Even in the midst of rising coronavirus infections, the U.S. housing market is on its path to recovery as post-lockdown buyers race to take advantage of historic low interest rates while addressing changing housing preferences.
According to the U.S. Census Bureau’s monthly new residential sales data, sales of new single-family homes rose 13.8% month over month in June to a seasonally adjusted annual rate of 776,000.
That number is not only 6.9% higher than sales data from June 2019, it is the strongest seasonally adjusted annual rate since the Great Recession.
Driving sales are pandemic-era shoppers looking for more space, increasingly in the suburbs and exurbs.
“Builders’ sales are being pumped up by demand coming from people who were formerly in multifamily apartments and who now want to have the social-distancing benefits that come along with living in a detached home,” said RCLCO Real Estate Advisors Managing Director Brad Hunter in a statement.
According to the National Association of Home Builders, the gains for new-home sales are consistent with the NAHB/Wells Fargo HMI, which jumped 14 points to 72 in July to pre-recession levels, demonstrating that housing will be a leading sector in the emerging economic recovery.
“Consider that despite double-digit unemployment, new-home sales are estimated to be 3.2% higher through for the first half of 2020, compared to the first half of 2019,” the NAHB said in a recent Eye on Housing blog post.
New-home sales were higher in almost all regions of the country in June. In the Midwest, new-home sales were up 10.5% in June from the previous month, although year over year, sales were up 33.3%.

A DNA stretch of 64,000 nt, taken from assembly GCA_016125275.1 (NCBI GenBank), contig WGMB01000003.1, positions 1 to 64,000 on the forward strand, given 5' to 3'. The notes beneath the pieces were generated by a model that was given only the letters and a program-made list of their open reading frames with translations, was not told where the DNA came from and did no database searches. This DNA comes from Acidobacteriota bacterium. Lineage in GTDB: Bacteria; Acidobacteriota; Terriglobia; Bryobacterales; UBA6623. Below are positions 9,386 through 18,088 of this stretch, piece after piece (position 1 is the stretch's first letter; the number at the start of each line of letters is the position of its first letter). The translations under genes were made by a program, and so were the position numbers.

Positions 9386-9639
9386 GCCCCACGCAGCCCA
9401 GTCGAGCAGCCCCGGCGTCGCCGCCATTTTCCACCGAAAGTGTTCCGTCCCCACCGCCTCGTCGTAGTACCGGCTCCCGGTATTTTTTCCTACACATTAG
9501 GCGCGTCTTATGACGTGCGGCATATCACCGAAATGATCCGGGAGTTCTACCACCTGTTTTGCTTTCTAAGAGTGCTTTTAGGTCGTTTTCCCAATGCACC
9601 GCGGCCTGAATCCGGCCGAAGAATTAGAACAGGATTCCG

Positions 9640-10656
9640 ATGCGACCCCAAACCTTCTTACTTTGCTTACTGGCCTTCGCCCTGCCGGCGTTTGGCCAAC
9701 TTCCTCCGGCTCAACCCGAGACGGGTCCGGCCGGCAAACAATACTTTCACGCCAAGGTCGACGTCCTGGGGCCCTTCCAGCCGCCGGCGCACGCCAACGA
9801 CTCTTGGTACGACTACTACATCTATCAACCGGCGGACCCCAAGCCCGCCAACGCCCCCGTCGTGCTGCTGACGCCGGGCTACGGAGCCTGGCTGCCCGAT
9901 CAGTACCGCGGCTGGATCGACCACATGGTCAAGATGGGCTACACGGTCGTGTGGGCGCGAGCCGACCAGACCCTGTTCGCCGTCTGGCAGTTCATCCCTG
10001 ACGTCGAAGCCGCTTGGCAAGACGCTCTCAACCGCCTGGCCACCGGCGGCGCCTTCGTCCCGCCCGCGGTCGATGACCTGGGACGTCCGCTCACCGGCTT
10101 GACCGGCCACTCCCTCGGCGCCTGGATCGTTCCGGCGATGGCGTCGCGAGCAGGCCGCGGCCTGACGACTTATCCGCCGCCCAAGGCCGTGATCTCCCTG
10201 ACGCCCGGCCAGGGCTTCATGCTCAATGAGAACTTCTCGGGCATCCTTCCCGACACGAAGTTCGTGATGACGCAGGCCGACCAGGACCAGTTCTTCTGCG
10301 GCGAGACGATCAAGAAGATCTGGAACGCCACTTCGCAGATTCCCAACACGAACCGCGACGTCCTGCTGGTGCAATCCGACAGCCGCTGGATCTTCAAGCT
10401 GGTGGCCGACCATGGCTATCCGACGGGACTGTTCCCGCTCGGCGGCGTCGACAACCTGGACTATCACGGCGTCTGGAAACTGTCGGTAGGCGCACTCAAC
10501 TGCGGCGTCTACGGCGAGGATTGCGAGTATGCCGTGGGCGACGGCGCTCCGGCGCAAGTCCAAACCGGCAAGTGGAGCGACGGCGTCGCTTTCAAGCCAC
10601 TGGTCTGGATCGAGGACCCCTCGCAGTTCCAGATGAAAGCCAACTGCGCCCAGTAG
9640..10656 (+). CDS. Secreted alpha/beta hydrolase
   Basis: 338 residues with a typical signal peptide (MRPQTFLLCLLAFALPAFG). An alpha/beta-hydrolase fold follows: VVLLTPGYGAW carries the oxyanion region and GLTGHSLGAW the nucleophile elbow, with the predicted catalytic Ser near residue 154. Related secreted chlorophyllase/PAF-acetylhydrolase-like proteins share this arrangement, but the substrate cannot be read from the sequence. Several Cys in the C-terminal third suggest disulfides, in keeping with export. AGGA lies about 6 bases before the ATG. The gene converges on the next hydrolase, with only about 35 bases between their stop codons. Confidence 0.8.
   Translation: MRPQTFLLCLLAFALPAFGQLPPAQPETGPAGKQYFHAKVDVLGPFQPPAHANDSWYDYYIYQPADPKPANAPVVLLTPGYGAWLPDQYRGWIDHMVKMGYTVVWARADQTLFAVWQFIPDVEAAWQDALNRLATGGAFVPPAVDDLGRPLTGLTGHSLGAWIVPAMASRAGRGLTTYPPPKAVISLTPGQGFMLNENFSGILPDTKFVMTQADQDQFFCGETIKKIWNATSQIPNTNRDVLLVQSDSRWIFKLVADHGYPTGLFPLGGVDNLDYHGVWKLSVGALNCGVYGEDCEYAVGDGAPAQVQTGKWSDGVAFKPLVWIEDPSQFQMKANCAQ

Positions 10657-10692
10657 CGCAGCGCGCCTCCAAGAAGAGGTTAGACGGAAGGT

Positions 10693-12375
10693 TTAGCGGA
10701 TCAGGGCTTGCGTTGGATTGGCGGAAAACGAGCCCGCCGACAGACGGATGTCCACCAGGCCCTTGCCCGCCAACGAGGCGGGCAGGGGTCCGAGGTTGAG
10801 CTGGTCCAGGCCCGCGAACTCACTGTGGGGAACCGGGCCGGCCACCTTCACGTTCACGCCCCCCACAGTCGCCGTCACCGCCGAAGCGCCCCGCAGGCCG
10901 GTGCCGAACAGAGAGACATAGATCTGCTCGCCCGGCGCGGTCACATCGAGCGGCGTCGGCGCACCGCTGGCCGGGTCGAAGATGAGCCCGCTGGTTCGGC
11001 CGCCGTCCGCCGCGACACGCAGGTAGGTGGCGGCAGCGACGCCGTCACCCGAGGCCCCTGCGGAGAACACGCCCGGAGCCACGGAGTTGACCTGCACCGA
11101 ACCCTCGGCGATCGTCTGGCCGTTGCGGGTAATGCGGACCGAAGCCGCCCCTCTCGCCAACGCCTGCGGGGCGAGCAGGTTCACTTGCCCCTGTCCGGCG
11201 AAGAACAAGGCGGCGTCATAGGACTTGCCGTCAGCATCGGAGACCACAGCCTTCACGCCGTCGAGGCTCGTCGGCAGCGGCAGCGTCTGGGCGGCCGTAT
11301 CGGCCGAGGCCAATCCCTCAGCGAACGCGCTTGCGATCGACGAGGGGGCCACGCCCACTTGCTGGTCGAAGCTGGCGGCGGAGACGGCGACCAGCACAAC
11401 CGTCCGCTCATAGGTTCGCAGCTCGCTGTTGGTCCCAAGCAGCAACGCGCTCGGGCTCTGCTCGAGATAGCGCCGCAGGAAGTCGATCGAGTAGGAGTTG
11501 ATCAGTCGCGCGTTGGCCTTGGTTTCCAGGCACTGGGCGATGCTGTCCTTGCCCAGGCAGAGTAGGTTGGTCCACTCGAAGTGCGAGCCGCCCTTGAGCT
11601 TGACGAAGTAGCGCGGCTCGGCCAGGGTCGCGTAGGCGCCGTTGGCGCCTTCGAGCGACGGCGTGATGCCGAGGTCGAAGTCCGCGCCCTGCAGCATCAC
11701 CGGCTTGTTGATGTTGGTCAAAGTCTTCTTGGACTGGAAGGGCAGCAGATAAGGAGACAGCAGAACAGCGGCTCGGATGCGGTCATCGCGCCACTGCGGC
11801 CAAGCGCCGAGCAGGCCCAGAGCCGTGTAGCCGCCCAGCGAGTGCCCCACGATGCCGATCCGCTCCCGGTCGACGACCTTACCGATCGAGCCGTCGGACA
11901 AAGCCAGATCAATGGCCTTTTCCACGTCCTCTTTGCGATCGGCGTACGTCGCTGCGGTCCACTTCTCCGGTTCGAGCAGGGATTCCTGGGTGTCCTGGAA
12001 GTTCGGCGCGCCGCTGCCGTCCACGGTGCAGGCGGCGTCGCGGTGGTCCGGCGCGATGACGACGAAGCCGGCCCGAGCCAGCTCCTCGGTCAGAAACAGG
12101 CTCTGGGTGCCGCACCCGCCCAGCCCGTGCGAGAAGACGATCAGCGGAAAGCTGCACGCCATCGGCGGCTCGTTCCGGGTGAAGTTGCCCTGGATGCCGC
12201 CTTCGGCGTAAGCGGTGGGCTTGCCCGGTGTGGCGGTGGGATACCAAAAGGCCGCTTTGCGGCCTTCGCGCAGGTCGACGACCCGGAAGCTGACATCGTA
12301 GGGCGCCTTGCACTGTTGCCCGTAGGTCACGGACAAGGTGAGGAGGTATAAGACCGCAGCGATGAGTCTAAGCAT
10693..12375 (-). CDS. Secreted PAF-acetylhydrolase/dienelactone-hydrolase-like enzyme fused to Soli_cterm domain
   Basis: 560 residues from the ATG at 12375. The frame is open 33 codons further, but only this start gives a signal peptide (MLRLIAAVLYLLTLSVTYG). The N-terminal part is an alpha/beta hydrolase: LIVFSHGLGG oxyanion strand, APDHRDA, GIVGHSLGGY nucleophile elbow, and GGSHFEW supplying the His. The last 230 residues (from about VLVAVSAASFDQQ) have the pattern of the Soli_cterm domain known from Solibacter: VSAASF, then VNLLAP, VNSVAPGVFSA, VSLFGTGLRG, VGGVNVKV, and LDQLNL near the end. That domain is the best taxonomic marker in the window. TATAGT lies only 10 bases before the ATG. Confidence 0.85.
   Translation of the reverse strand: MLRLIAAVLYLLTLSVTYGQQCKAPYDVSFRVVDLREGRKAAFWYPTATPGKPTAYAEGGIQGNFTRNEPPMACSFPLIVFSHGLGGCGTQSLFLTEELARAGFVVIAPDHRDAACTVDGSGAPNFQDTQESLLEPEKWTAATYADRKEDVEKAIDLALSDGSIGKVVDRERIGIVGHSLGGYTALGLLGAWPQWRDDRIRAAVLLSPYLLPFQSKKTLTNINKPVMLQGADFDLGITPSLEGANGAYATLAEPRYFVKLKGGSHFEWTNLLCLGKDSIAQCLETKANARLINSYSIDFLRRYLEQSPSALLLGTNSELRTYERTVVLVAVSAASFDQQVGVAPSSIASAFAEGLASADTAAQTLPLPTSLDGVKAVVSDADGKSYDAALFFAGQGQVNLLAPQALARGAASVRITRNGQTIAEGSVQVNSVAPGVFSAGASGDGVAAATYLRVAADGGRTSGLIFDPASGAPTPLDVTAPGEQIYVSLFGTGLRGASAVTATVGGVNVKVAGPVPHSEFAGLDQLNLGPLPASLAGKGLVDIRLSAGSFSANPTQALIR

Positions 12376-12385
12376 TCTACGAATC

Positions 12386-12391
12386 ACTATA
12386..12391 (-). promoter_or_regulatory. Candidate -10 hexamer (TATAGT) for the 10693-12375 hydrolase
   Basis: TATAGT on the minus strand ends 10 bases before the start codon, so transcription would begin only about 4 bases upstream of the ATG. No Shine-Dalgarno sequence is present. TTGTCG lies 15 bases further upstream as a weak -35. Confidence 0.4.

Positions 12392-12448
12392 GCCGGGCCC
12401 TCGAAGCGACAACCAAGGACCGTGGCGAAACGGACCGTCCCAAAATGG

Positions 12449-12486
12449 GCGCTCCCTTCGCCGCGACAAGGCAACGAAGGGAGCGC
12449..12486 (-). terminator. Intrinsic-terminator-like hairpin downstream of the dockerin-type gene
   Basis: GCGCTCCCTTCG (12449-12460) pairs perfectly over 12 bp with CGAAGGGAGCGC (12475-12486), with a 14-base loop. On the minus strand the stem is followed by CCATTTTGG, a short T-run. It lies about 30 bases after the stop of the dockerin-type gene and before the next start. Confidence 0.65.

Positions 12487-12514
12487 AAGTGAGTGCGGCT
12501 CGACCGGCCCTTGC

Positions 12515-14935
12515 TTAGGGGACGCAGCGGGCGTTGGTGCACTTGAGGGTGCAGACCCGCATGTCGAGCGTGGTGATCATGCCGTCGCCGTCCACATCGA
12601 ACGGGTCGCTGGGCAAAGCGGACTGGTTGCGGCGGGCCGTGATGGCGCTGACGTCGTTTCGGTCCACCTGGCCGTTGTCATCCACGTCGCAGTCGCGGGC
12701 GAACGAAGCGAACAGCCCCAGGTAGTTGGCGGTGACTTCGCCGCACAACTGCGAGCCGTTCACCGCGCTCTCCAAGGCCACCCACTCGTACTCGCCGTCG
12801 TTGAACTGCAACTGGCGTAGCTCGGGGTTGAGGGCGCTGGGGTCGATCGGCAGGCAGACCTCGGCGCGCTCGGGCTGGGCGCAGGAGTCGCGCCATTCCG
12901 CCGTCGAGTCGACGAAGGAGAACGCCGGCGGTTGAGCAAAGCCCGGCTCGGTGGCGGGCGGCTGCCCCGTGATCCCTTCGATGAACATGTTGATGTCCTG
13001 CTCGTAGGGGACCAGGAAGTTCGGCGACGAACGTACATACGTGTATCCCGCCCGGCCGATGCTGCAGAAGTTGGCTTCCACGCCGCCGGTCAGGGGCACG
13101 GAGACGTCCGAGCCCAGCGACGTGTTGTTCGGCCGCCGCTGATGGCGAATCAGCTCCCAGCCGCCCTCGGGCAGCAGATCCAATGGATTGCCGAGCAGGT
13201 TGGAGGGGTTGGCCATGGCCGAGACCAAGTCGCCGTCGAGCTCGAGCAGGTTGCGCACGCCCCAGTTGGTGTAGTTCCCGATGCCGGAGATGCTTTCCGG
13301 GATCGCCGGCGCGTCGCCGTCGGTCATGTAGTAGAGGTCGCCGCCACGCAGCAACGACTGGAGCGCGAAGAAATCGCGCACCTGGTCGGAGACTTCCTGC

The median price of new homes sold in June was $329,200, up from $317,900 in May and $310,400 in June 2019, while inventory levels fell again. Currently, inventory in the U.S. stands at a 4.7-months’ supply, the lowest level since 2016.
“The inventory of new homes remains extremely low relative to demand, which has held back sales to some degree from fully realizing the true level of demand, and kept home prices high,” added Hunter.
While a number of headwinds remain, including surging coronavirus cases and elevated unemployment numbers, the housing market has remained relatively unscathed, along with higher-income workers who are more likely to become homebuyers. Most industry experts expect that trend to continue, as the coronavirus-induced recession so far has not had the same impact on workers who are able to do their work remotely and are less vulnerable to layoffs and furloughs.
“There is almost universal optimism among homebuilders,” said Hunter. “We are finding that builders nationwide are still experiencing robust new-home demand, and we are also finding in our own surveys that sentiment in the residential sector is solidly positive.”